Skip to Content

Proposed Rule

Financial Responsibility Requirements Under CERCLA Section 108(b) for Facilities in the Electric Power Generation, Transmission, and Distribution Industry

This document has a comment period that ends in 34 days. (09/27/2019) Submit a formal comment

Read the 4 public comments

Document Details

Information about this document as published in the Federal Register.

Document Statistics
Document page views are updated periodically throughout the day and are cumulative counts for this document including its time on Public Inspection. Counts are subject to sampling, reprocessing and revision (up or down) throughout the day.
Enhanced Content

Relevant information about this document from Regulations.gov provides additional context. This information is not part of the official Federal Register document.

Published Document

This document has been published in the Federal Register. Use the PDF linked in the document sidebar for the official electronic format.

Start Preamble

AGENCY:

Environmental Protection Agency (EPA).

ACTION:

Proposed rule.

SUMMARY:

EPA (or the Agency) is proposing to not impose financial responsibility (FR) requirements for facilities in the Electric Power Generation, Transmission, and Distribution industry under Section 108(b) of the Comprehensive Environmental Response, Compensation, and Liability Act (CERCLA). Section 108(b) addresses the promulgation of regulations that require classes of facilities to establish and maintain evidence of financial responsibility consistent with the degree and duration of risk associated with the production, transportation, treatment, storage, or disposal of hazardous substances.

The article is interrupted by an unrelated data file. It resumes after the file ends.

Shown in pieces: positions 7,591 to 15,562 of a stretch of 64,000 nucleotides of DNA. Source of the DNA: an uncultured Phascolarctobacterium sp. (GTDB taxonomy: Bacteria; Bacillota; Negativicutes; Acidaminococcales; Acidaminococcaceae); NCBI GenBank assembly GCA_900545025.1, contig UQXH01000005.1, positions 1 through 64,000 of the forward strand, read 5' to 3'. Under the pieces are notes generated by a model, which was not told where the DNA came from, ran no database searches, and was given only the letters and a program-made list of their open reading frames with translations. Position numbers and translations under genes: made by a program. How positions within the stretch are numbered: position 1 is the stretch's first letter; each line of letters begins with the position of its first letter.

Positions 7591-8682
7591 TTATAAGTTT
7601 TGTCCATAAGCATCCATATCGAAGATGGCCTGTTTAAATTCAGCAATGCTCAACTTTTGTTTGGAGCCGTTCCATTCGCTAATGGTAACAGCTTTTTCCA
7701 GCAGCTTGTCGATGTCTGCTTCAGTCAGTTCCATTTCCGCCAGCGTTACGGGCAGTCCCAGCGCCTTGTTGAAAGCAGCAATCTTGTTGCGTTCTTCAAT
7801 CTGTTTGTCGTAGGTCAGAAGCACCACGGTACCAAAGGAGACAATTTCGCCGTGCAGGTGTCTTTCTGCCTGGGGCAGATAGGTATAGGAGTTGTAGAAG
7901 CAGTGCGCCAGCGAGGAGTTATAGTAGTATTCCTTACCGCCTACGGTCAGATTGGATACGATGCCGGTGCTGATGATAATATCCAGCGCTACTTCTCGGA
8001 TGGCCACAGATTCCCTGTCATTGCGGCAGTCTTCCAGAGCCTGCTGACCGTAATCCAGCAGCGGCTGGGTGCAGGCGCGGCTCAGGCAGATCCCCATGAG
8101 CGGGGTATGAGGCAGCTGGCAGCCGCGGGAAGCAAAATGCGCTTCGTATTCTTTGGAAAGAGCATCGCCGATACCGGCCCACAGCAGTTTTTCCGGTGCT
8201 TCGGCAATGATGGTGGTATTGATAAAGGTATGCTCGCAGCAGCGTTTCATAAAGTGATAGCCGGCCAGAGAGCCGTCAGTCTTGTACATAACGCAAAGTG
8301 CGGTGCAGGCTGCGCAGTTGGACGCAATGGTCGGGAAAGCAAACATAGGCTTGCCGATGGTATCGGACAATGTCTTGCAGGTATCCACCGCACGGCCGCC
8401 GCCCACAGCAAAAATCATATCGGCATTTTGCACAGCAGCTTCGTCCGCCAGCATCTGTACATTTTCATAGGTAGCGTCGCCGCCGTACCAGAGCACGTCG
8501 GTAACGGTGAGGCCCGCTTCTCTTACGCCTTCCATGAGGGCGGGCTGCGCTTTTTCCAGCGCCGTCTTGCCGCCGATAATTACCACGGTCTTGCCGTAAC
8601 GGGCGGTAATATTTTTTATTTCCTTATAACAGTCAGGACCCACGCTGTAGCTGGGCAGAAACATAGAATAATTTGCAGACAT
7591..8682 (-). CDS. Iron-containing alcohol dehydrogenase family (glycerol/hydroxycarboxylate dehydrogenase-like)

DATES:

Comments must be received on or before September 27, 2019.

ADDRESSES:

Submit your comments, identified by Docket ID No. EPA-HQ-SFUND-2019-0085, at http://www.regulations.gov. Follow the online instructions for submitting comments. Once submitted, comments cannot be edited or removed from Regulations.gov. EPA may publish any comment received to its public docket. Do not submit electronically any information you consider to be Confidential Business Information (CBI) or other information whose disclosure is restricted by statute. Multimedia submissions (audio, video, etc.) must be accompanied by a written comment. The written comment is considered the official comment and should include discussion of all points you wish to make. EPA will generally not consider comments or comment contents located outside of the primary submission (i.e., on the Web, cloud, or other file sharing system). For additional submission methods, the full EPA public comment policy, information about CBI or multimedia submissions, and general guidance on making effective comments, please visit http://www2.epa.gov/​dockets/​commenting-epa-dockets.